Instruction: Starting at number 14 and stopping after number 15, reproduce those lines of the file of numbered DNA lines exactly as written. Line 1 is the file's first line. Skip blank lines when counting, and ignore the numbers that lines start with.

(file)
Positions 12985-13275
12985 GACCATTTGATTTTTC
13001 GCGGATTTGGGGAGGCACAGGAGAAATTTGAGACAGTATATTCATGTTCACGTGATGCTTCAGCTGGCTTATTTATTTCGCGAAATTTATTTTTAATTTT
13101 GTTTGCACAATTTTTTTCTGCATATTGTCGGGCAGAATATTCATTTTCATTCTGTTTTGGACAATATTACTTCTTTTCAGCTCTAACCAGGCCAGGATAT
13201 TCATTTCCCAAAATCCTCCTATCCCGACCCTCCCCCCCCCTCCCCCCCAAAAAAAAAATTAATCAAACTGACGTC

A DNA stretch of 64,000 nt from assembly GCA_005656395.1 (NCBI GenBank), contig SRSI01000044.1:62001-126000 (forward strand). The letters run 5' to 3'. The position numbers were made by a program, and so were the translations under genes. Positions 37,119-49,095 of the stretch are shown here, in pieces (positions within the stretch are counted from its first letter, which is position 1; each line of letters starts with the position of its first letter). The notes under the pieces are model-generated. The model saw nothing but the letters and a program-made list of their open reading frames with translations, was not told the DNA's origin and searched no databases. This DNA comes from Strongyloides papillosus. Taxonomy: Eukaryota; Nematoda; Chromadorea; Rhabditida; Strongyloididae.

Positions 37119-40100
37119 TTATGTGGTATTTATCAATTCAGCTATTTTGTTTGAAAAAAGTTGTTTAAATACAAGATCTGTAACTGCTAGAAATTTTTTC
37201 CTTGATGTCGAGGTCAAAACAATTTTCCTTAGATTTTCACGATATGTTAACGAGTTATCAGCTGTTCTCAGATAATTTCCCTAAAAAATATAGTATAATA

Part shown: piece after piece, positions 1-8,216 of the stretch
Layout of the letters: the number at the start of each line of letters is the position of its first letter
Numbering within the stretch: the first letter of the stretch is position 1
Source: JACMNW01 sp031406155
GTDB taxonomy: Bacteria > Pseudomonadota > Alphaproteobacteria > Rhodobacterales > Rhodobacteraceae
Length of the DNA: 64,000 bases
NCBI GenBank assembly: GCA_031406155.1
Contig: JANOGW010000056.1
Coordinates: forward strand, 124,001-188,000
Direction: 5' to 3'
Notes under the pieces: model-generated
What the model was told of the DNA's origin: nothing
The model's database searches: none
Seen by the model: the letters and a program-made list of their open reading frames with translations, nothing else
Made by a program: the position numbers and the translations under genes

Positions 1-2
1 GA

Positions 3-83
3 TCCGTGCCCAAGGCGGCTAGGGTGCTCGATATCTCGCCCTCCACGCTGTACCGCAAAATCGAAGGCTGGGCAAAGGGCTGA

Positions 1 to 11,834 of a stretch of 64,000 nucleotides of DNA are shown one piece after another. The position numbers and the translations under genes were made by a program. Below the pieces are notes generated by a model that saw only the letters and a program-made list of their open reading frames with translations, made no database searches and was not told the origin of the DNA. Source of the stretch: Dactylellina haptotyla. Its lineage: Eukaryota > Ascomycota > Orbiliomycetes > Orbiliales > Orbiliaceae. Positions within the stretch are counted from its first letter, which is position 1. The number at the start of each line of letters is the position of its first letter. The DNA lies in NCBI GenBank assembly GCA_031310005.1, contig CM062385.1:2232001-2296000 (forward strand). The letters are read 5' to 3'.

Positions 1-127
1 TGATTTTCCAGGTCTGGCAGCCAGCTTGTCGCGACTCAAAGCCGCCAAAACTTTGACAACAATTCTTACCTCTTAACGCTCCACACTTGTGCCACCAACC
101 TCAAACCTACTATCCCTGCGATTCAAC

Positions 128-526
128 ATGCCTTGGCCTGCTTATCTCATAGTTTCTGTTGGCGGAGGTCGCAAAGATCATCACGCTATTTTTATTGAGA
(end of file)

GTDB taxonomy: Bacteria > Pseudomonadota > Alphaproteobacteria > Rhodobacterales > Rhodobacteraceae
Length of the DNA: 64,000 bases